Talking recently to a friend who is a Canadian citizen living here on a permanent resident visa, I discovered that, after many years, she is finally applying to become a U.S. citizen.

Her reasons are partly practical — she wants to vote in elections, qualify for some benefits that are only open to citizens, and not have to worry about changes in the law that might someday make her unwelcome in her adopted country, where her children are citizens and she isn’t.

But she really appreciates America, as do her husband, a medical professional, and their kids.

Our nation should always be open to people who want to become citizens. We have always been a nation of immigrants, and if we stop being that, we stop being America.

America has always been an idea, a set of shared values, and not an ethic group, religion or unitary culture. If we shut our doors now, we will become less than we are and far less than we could be.

One can believe all that, however, and still think illegal immigration should be stopped in its tracks. The conversation about accepting the millions of people now here without papers or permission should begin only when our borders are firmly controlled and that condition is fulfilled.

That view seems to put me in a bit of a minority these days. Polls show a very slight plurality prioritizing the problem of dealing with people already here as opposed to sealing the border, although it is certainly possible to want to do both.

House Speaker John Boehner, a Republican that you really think would know better, was videoed recently giving a whiny impression of members of his own caucus who want to put off dealing with illegal immigration until after the next election.

Some people noted that Boehner should probably refrain from making fun of other people by pretending they are crying.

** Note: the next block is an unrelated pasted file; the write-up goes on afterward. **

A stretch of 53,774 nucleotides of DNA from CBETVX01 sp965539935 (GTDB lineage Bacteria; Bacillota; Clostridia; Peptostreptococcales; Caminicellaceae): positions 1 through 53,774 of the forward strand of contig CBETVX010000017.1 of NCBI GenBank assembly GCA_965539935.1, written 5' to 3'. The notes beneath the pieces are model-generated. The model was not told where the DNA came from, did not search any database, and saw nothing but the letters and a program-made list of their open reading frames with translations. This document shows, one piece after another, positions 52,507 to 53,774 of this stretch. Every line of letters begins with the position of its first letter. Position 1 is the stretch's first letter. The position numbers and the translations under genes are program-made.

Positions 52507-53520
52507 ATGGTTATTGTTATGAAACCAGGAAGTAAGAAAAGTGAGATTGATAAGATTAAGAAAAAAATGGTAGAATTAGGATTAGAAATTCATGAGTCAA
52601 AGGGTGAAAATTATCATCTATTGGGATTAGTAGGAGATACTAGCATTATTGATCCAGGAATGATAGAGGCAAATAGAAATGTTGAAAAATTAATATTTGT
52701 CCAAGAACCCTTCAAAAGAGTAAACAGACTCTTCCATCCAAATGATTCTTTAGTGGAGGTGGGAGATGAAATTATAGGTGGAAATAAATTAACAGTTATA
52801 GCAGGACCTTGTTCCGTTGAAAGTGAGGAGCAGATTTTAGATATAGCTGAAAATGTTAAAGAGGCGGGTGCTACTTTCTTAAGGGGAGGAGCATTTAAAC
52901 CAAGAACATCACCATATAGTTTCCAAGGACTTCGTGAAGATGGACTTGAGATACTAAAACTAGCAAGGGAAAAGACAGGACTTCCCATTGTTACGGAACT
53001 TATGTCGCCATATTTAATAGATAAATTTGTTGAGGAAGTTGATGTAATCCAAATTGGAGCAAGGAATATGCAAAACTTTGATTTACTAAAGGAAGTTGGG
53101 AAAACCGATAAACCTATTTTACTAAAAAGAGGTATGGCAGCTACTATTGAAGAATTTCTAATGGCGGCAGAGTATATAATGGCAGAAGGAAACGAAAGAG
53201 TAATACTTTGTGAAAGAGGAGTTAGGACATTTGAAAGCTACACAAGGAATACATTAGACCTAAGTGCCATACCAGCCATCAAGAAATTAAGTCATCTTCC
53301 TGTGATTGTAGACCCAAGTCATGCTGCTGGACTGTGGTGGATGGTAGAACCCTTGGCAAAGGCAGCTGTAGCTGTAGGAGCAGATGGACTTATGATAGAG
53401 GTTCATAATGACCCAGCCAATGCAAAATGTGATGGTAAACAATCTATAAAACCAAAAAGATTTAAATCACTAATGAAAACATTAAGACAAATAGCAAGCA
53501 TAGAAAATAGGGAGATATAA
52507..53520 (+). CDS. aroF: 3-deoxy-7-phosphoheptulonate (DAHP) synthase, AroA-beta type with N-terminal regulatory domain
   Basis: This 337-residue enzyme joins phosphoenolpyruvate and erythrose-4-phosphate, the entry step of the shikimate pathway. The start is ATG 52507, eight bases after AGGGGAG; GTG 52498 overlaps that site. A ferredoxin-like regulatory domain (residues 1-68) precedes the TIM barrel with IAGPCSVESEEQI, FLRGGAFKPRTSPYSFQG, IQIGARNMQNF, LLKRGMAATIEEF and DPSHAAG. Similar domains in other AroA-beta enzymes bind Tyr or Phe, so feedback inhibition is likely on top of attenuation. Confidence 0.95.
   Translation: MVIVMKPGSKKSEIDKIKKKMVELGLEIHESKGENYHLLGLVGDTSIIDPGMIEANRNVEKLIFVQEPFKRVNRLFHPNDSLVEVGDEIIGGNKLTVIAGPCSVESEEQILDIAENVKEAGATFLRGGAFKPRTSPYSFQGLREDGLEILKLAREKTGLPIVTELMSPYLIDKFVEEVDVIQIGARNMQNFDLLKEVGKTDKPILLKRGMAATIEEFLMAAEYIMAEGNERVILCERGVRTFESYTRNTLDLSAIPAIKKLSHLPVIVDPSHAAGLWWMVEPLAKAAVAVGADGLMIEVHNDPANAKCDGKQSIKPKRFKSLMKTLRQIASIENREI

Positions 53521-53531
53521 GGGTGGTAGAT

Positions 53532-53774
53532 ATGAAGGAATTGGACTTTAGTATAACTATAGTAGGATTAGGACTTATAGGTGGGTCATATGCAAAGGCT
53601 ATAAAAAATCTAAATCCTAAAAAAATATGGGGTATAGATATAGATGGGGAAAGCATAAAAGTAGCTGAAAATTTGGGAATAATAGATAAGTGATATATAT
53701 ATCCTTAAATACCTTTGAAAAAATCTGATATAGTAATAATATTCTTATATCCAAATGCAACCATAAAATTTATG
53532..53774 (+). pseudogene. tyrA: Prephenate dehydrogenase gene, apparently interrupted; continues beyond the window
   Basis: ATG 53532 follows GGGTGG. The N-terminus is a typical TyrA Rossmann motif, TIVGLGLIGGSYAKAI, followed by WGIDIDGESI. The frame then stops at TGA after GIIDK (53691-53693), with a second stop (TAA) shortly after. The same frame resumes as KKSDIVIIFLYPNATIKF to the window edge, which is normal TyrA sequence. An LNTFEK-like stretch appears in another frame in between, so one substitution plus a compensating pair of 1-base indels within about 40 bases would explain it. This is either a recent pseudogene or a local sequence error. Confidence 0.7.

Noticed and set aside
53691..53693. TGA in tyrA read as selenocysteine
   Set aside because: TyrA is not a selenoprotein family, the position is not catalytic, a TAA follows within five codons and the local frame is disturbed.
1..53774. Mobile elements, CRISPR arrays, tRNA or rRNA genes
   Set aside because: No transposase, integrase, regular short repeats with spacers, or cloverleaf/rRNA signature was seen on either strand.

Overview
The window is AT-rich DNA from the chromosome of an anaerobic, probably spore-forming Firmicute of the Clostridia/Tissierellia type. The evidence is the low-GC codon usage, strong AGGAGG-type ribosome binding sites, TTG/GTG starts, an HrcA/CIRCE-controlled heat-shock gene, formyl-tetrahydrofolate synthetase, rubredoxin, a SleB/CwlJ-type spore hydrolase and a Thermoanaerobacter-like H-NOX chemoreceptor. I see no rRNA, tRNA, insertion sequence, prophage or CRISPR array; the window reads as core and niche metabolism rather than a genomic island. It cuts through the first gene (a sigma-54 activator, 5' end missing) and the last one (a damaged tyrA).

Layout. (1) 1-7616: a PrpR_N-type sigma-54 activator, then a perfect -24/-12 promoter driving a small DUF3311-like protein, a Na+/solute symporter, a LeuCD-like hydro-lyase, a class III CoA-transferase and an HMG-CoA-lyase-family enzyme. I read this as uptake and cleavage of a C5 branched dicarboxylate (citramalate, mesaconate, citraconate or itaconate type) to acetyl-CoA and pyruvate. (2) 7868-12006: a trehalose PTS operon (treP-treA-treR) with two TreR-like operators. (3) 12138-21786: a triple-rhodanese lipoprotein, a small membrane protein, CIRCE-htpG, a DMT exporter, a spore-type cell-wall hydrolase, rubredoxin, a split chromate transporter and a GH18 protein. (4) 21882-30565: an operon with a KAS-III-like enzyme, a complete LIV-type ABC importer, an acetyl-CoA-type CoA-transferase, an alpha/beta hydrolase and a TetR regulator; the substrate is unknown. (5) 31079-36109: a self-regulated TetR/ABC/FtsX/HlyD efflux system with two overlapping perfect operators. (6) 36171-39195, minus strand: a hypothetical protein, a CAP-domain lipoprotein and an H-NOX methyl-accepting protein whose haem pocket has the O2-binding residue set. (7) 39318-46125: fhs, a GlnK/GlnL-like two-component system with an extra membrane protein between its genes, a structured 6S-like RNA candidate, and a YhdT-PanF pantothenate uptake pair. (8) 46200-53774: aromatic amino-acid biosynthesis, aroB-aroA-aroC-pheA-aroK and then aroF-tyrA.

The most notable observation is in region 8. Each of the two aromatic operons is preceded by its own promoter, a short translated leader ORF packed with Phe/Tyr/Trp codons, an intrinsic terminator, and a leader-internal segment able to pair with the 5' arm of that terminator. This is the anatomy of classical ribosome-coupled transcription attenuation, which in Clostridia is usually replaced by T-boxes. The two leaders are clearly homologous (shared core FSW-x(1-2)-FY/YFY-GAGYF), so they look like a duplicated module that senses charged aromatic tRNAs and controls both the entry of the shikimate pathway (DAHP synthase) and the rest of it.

More importantly, if Republicans do gain control of the Senate, their ability to pass bills acceptable to the broad swath of the party — and presumably the nation — would be assured, and then Obama would be put in the position of vetoing them.

As things stand now, whatever passes the House will pass the Senate only with Democratic approval, and be sent on to a president who has shown all too often that when it comes to choosing between what a law says and what he wants to do, the law comes in a distant second.

It would be wise, in my view, for conservatives to compromise — but not collapse — on this issue. Once the border is secured, those here illegally can be allowed to stay, as long as they join the tax rolls at whatever level of compensation they are currently receiving.

On welfare? There’s a five-year limit for those who entered illegally. If you don’t have a job by then, or a private individual who will guarantee your support, your permission to stay is revoked.

But you can only become a citizen — and thus qualify to vote — by meeting exactly the same standards as those hundreds of thousands of people already in line for becoming legal immigrants, and the border-jumpers go at the end of the current line.

That should address the concerns of those who don’t want to reward law-breaking and those who want to show compassion of people who have begun to build lives here.

But we should understand — we must understand — that just offering a blanket amnesty to current residents without sealing the border and without some sort of qualifying standards for citizenship means that the current group will only grow and grow and grow.

As a related (and scary) aside, I asked my friend if she had to study for the citizenship test, and she said she was working hard.

The test she will have to take was easy to find online — it has 100 questions in three broad categories (U.S. government, history and civics). Prospective citizens are asked 10 of them chosen at random, with six right answers required to pass.

Easy, you think? I missed two, one on the number of constitutional amendments (27; I was off by a frightful five) and the other on what Benjamin Franklin did (my answer, “publish newspapers,” wasn’t on the approved list — and neither was “fly a kite in a lightning storm”).

What’s scary? Not that my friend will fail, she’ll do fine — but along the way, I found a video of a half-dozen random American citizens of various ages, sexes and races being asked 10 questions from the list.

Only one respondent got more than one right.

We might be doing this backwards. Maybe everyone here now should have to pass the test to be able to stay.

M.D. Harmon, a retired journalist and military officer, is a freelance writer and speaker. He can be contacted at: [email protected]